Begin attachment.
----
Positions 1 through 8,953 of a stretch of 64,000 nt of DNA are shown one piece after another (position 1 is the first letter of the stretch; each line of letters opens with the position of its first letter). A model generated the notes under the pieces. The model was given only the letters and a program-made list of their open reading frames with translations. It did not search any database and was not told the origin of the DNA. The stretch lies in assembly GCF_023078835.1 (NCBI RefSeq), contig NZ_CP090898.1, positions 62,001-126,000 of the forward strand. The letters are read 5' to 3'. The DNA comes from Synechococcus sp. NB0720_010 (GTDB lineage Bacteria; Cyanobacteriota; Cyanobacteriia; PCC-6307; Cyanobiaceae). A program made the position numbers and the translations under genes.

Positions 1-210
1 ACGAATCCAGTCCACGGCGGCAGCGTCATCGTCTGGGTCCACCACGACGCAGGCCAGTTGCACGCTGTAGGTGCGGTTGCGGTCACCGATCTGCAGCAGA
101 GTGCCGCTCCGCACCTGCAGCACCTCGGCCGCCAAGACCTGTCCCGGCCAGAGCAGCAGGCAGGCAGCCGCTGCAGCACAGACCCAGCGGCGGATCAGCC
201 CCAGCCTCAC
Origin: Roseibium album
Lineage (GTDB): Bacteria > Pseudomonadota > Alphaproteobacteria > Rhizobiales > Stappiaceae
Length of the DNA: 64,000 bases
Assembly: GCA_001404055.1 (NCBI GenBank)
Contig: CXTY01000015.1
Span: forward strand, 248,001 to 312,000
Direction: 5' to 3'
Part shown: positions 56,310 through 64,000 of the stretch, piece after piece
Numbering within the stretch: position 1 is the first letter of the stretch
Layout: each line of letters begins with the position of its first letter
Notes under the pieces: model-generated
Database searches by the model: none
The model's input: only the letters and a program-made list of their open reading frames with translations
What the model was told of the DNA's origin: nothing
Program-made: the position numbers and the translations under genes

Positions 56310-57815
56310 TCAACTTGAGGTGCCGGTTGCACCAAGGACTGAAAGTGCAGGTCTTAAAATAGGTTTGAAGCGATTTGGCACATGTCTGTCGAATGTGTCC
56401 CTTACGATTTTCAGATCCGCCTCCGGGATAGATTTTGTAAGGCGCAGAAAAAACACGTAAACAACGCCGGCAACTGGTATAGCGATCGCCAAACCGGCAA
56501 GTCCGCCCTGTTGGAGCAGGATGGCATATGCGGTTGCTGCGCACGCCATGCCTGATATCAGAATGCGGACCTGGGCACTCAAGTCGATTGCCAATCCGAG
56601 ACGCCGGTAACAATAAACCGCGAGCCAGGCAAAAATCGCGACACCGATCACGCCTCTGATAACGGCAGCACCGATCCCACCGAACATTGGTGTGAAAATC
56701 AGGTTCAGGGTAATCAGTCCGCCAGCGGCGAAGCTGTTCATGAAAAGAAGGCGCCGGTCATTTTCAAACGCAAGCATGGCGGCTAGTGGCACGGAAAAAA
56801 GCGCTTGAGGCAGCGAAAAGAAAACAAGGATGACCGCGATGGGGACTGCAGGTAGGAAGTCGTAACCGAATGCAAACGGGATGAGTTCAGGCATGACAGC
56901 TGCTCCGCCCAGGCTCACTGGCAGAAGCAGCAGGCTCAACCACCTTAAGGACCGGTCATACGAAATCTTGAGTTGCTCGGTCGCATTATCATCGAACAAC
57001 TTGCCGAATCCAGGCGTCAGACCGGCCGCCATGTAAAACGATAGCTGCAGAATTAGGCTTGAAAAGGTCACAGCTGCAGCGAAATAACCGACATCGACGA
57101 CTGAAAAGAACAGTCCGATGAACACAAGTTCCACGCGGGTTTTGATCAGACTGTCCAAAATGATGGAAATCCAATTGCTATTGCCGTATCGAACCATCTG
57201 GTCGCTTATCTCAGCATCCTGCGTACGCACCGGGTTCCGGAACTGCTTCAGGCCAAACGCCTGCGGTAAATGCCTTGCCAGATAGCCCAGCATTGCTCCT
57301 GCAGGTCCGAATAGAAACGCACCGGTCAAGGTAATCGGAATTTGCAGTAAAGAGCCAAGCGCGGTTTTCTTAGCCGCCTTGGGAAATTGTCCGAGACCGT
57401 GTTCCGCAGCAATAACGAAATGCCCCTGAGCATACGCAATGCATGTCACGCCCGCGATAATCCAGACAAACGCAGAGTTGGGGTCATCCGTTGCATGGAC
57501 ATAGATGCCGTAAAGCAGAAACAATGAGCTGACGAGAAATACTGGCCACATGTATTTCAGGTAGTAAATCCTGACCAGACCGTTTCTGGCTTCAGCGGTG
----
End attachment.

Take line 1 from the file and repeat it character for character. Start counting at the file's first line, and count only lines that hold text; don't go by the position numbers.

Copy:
Positions 1 through 8,953 of a stretch of 64,000 nt of DNA are shown one piece after another (position 1 is the first letter of the stretch; each line of letters opens with the position of its first letter). A model generated the notes under the pieces. The model was given only the letters and a program-made list of their open reading frames with translations. It did not search any database and was not told the origin of the DNA. The stretch lies in assembly GCF_023078835.1 (NCBI RefSeq), contig NZ_CP090898.1, positions 62,001-126,000 of the forward strand. The letters are read 5' to 3'. The DNA comes from Synechococcus sp. NB0720_010 (GTDB lineage Bacteria; Cyanobacteriota; Cyanobacteriia; PCC-6307; Cyanobiaceae). A program made the position numbers and the translations under genes.